To quantify the severity of urinary and sexual dysfunction, and to evaluate the relationship between urinary and sexual dysfunction, injury, and treatment factors in patients with pelvic fracture.
Prospective cohort study.
Level 1 trauma center.Patients/Participants: 113 patients with surgically treated pelvic fracture (65.5% OTA/AO 61B fractures; 7 open fractures; 74 men).
Surgical pelvic stabilization.
Short Form-36 Health Survey (SF-36) and International Consultation Incontinence Questionnaire (ICIQ) responses were collected at baseline, 6 months and 1, 2 and 5 years. Patients were scored on symptoms of voiding and incontinence, and filling (for women), to derive urinary function. Sexual function was scored as a single domain. Both genders reported urinary and sexual bothersome symptoms. Regression analysis was used to isolate the importance of predictive factors on urinary and sexual function, urinary and sexual bother, and their impact on quality of life.
Patients with pelvic fracture have significant urinary and sexual dysfunction, which is sustained or worsens over time. Male urinary function was predicted by Injury Severity Score (p=0.03) and 61C fracture (odds ratio (OR): 3.23, p=0.04). Female urinary function was predicted by urinary tract injury at admission (OR: 7.57, p=0.03). Neurologic injury and anterior fixation were identified as significant predictors for male sexual function and sexual bother, while urological injuries were important in predicting female urinary and sexual bother (p<0.01). Sexual function (p=0.02) and sexual bother (p<0.001) were important predictors of overall mental well-being in men.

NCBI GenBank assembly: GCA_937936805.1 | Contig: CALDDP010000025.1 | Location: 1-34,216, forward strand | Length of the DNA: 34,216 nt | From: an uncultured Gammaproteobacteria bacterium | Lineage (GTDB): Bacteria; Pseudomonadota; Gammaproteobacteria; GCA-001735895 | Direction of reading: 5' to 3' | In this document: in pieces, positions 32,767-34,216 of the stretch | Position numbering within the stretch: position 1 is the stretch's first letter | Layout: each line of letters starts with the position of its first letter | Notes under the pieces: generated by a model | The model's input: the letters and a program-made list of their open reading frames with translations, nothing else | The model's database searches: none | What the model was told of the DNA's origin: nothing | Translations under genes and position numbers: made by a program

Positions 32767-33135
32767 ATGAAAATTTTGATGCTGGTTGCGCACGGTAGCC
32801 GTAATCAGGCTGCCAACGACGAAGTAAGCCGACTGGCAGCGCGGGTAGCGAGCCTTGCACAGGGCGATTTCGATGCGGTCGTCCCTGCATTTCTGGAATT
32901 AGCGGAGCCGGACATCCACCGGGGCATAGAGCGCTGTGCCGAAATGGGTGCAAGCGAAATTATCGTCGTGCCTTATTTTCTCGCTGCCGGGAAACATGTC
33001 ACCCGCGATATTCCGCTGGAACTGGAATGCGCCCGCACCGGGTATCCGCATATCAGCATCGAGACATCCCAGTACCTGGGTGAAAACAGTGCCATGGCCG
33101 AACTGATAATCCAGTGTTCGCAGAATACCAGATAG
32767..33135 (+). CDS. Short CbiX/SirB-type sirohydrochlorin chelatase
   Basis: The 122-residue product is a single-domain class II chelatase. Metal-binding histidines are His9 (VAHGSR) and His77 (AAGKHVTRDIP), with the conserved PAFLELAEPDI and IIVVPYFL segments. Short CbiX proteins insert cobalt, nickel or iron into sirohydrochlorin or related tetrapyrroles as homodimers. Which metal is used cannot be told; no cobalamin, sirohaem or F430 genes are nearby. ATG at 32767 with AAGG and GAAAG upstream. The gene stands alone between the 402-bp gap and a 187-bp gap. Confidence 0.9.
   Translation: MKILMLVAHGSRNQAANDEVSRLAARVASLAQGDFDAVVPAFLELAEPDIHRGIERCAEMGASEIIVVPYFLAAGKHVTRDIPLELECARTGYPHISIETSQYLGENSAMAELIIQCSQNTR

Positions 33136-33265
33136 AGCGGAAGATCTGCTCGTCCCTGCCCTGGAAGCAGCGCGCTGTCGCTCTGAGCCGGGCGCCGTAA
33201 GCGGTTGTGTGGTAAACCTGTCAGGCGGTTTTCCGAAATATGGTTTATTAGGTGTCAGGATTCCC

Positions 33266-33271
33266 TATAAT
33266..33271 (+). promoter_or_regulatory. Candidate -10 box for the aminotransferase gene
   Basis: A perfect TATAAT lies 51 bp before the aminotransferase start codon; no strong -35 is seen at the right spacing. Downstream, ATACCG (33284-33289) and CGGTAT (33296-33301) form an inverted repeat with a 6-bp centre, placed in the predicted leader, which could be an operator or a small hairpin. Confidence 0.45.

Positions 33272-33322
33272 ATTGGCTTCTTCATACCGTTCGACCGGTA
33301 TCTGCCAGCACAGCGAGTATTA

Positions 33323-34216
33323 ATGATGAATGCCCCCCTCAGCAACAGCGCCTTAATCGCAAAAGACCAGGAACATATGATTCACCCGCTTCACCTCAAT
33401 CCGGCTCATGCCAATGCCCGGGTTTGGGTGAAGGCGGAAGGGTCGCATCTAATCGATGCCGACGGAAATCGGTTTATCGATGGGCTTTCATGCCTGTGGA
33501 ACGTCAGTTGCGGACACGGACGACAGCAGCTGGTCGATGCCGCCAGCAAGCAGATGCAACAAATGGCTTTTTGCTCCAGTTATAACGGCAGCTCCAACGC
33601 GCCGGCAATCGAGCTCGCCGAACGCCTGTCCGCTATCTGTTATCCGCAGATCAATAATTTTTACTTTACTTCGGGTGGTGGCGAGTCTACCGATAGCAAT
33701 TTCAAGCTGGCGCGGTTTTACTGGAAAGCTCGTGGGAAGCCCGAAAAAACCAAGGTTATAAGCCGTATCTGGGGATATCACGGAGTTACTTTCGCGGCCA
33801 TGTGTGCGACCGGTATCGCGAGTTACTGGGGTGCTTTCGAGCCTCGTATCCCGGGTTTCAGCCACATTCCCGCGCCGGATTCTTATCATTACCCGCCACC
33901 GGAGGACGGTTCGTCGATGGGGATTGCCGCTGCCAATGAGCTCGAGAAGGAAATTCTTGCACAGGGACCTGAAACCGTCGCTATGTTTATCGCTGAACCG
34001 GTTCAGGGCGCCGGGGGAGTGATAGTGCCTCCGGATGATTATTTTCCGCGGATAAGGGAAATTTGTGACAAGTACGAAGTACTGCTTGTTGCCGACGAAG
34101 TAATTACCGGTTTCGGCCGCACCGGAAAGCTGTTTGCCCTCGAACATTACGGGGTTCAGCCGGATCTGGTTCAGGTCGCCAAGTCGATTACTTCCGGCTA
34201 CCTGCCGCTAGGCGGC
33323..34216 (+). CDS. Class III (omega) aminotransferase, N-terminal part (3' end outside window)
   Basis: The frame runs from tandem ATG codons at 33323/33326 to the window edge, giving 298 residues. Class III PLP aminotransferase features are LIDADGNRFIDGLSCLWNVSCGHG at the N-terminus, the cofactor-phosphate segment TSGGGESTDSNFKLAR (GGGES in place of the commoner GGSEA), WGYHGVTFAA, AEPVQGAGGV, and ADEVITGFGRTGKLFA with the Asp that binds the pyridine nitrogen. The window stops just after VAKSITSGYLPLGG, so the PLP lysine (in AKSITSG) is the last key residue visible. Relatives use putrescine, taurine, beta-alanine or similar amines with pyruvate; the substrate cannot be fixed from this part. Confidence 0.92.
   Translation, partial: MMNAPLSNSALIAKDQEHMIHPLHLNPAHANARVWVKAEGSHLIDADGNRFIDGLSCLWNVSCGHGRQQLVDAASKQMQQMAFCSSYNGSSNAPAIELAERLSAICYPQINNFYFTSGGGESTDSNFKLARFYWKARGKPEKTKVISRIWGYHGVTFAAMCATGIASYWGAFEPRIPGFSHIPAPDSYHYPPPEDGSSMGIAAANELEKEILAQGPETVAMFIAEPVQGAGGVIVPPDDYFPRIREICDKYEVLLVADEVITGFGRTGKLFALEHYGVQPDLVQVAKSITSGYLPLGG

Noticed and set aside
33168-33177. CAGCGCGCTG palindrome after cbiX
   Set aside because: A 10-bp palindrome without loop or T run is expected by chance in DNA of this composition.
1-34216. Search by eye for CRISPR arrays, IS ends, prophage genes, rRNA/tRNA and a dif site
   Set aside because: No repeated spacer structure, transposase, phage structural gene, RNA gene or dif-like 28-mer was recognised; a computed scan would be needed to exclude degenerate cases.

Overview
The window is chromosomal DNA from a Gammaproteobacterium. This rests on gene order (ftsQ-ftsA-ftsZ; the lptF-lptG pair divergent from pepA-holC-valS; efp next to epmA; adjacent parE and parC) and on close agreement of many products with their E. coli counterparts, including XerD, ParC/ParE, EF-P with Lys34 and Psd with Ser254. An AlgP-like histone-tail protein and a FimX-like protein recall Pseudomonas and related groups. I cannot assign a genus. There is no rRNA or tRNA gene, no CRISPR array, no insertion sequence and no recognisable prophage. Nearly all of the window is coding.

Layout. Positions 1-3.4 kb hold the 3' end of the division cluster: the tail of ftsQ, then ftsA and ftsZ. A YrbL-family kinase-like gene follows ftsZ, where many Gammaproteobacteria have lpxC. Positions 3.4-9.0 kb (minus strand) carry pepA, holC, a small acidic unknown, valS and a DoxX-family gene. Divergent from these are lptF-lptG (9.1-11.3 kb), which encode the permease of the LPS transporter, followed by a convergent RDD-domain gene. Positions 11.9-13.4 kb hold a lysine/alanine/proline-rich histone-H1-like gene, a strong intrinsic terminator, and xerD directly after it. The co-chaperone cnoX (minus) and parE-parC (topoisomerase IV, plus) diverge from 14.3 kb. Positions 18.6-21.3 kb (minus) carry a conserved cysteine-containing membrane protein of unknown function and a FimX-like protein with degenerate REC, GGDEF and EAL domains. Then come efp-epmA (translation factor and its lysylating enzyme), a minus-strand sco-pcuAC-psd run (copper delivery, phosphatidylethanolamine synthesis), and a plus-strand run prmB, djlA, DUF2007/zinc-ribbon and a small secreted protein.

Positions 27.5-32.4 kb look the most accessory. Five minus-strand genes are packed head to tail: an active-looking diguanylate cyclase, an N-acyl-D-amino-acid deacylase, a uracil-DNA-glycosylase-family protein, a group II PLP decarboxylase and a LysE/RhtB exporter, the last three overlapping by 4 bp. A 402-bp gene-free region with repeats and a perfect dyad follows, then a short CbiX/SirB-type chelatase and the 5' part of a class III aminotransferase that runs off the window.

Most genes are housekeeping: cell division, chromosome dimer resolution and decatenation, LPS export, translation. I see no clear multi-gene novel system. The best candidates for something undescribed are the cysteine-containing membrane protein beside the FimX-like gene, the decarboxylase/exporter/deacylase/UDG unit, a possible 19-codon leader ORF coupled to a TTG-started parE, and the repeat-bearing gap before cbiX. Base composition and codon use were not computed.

Urinary and sexual dysfunction is prevalent and sustained in men and women, and do not follow the prolonged slow recovery trajectory seen in physical function. Male urinary and sexual dysfunction was closely tied to neurological injury, while female urinary and sexual dysfunction was predicted by presence of a urinary tract injury. Urinary and sexual dysfunction were important to overall mental well-being in men.
Prognostic Level II. See Instructions for Authors for a complete description of levels of evidence.

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